Yearly Archives: 2019

Don’t hate the player! Hate the game!

Over years, I noticed that people develop a grudge against coworkers or their bosses.

Often, if not always, this is caused by others goals and job constraints.

Example: “I deserved a promotion, but I didn’t get it because HE/SHE THINKS I DIDN’T DESERVE IT”. Usually this is caused by manager having budget and needing to play bonus allocation tetris AKA calibration. Probably (most likely) if he didn’t have these constraints it would look differently.

Another example: “I hate this guy. He is always against me.”. The reason why somebody oppose an idea is usually because of reasons. Reasons are caused by constraints a person operates in, and past experiences.

Of course somebody may just not like you. That happens too.

Maybe I’m the luckiest employee in the World, but over 7 years I didn’t have boss that sucked. Did I work with some people who didn’t like me? Probably, but I was always focused on solving problems, and cared less about their personal feelings. It also happened to me that I didn’t get promotion/bonus when I deserved it. However, after digging in, I understood why, and it was because of constraints others operated in.

A few years ago, while learning about AI from Peter Norvig (director of research at Google), I learned about Paradox of Rationality – people making rational decisions often end up with worse outcome if they would make irrational decisions. This is foundation of game theory, and obviously happens in life. Did you see irrational outcome coming out of congress lately? Do you think it’s because politicians are stupid? Maybe it’s because of how the game is setup?

Don’t hate the player! Hate the game! Your life will be better 🙂


Facebook Bootcamp is the best thing in the World

After 5 years at Microsoft I joined company, which product I’ve been using for last 12 years :O

12 years at facebook

Before I forget how amazing it was, I wanted to drop a few lines about Facebook Engineering Bootcamp.

When you are about to join typical company you have to make a decision whether it’s a good fit for you. Usually it’s based on 4 or 5, hour long LeetCode sessions with different members of the team. Of course you talk to your future manager, HR is telling you how great it’s gonna be etc.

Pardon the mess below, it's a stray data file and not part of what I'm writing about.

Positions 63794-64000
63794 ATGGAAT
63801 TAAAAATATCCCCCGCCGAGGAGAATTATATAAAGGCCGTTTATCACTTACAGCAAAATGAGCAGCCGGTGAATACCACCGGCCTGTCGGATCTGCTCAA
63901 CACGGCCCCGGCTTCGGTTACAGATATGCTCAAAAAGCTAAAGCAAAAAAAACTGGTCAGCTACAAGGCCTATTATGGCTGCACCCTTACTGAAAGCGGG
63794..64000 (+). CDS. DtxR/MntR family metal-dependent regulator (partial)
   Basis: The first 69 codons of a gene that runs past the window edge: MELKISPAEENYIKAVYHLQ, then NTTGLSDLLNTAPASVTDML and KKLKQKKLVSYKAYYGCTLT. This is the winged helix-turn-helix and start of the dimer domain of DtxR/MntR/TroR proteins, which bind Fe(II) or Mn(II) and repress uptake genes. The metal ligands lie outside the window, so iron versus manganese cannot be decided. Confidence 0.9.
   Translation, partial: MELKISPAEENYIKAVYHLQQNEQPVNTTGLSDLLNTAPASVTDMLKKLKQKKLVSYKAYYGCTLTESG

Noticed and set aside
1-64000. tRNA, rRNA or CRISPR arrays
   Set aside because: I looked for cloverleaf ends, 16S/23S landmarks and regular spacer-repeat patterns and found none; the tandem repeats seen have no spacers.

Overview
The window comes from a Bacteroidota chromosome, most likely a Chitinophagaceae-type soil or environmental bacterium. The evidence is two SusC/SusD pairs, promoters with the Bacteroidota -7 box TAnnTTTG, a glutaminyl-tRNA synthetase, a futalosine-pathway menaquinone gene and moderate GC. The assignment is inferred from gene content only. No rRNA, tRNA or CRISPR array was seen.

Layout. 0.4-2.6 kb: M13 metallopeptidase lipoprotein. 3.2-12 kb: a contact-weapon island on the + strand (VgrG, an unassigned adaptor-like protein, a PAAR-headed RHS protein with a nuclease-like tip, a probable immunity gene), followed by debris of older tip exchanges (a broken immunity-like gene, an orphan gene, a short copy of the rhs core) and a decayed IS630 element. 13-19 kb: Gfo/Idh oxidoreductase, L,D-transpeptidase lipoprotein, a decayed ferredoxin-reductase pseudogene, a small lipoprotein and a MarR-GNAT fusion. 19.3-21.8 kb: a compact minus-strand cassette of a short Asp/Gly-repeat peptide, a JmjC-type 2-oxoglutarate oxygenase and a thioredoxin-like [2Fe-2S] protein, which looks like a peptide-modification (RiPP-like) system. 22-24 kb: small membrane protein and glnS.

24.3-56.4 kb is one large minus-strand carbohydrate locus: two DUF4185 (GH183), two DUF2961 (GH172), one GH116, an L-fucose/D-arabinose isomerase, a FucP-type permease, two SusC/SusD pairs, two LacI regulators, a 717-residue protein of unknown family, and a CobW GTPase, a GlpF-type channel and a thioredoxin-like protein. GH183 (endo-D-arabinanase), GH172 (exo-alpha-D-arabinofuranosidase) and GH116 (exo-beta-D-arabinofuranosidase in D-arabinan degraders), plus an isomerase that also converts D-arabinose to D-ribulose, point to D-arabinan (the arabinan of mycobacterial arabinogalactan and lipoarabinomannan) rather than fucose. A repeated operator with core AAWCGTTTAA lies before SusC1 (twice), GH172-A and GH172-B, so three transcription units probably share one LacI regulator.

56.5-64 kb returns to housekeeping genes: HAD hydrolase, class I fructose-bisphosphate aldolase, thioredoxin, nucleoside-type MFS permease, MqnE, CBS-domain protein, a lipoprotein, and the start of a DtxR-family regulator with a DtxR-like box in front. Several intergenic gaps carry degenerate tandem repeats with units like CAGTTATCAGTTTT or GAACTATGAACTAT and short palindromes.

Facebook does it differently! Your are being interviewed by people from different teams across the company. Not necessary from the team that you are going to join. It’s actually very unlikely that you gonna end up working with any of them. This allows to remove bias, and make interviewing a fair game. Microsoft and Amazon have huge variation between teams. Somebody who wouldn’t pass interview in one team can be a rockstar in other team.

After you pass the interview and join Facebook, you start as bootcamper. You have usually 6-8 weeks to learn facebook engineering systems, and to find a team. You can to talk to as many teams in the company as you want. These are not interviews, but informal chats. Usually short 30 mins meeting, quick coffee or lunch. Some people call it “Facebook Dating” 😀

Once you determine that there is “chemistry” between you and your future manager, or somebody from the team, then you usually work with that team for a couple of days or a week. Like a real work! They give you desk in their open space area, you get some easy task that is related to what they are working on, and you are a team member for the time being.

Don’t worry about good and bad teams. At Facebook there are only different teams 🙂 I was surprised how everybody I met during bootcamp had slightly different interests and all of us decided to join different teams :O